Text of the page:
Orbital Energy 

What is the energy of an orbiting object?
Consider a circular orbit (r=a) and m << M.

So E = K + U. We know U. What is K (or, what is speed)?

and we have Kepler's 3rd Law:

so chugging through the algebra, we get:

or the general formula for circular velocity:

So for, example, look at the Hubble Space Telescope. It is in a low-Earth orbit (600 km above the surface). So,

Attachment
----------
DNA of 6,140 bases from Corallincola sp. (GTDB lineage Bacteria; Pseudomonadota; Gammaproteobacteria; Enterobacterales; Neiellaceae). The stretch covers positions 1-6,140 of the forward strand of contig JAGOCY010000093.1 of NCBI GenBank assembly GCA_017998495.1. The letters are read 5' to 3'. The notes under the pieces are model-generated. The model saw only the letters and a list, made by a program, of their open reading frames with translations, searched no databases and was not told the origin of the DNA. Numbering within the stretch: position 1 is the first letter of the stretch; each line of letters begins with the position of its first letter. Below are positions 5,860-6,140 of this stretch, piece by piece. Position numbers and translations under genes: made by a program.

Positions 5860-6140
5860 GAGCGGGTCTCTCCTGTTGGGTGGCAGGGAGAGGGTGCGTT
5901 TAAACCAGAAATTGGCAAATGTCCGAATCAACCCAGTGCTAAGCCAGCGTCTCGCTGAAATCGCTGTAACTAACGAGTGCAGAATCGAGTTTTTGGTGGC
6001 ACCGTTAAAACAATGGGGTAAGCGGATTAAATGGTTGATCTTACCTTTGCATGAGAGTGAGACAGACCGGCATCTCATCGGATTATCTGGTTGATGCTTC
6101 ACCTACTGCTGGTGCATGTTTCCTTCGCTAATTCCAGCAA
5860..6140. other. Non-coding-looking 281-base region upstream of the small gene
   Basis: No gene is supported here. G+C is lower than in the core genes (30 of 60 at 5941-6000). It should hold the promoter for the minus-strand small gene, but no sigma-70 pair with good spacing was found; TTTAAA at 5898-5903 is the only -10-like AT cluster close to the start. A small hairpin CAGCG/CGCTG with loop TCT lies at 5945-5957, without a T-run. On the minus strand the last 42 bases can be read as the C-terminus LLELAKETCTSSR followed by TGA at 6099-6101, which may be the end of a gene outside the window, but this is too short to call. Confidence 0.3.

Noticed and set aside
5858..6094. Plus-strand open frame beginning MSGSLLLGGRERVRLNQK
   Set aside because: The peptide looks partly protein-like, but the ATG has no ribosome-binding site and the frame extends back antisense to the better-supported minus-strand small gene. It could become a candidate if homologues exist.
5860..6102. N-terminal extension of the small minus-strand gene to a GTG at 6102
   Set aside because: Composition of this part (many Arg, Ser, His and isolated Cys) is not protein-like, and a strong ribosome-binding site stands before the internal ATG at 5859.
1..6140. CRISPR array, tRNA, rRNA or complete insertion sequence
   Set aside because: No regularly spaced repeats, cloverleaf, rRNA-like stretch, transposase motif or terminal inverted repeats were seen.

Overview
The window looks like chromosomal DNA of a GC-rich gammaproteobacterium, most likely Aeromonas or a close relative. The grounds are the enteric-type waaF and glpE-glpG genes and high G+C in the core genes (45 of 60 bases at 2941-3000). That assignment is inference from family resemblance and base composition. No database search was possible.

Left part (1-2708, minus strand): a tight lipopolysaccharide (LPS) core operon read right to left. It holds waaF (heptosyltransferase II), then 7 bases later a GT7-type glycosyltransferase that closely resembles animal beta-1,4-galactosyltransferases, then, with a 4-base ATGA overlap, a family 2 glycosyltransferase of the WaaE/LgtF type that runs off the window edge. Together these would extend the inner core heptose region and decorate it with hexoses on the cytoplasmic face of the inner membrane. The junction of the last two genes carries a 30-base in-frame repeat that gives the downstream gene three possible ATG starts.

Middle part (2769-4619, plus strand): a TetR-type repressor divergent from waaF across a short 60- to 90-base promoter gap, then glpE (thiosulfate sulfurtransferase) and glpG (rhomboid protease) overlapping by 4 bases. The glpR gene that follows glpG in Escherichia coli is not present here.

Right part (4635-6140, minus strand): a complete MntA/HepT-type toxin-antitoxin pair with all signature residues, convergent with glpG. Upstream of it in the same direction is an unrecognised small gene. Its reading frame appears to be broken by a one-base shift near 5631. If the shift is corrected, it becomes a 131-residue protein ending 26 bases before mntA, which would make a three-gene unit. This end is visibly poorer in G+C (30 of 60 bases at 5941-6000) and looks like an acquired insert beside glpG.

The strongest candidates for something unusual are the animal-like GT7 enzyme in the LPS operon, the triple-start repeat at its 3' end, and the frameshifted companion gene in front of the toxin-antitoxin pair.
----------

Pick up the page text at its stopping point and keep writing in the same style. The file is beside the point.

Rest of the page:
Now, back to energy:
Note that E < 0. This is called a bound orbit.
We have derived this for circular orbits, but it can also be derived for any bound orbit.

Note two important things:

Let's do two thought experiments.

Orbital speed

Let's equate the two different expressions for orbital energy:
Doing a little algebra we get
which gives the object's speed at any point along the orbit. This is the vis-viva equation, and is more generally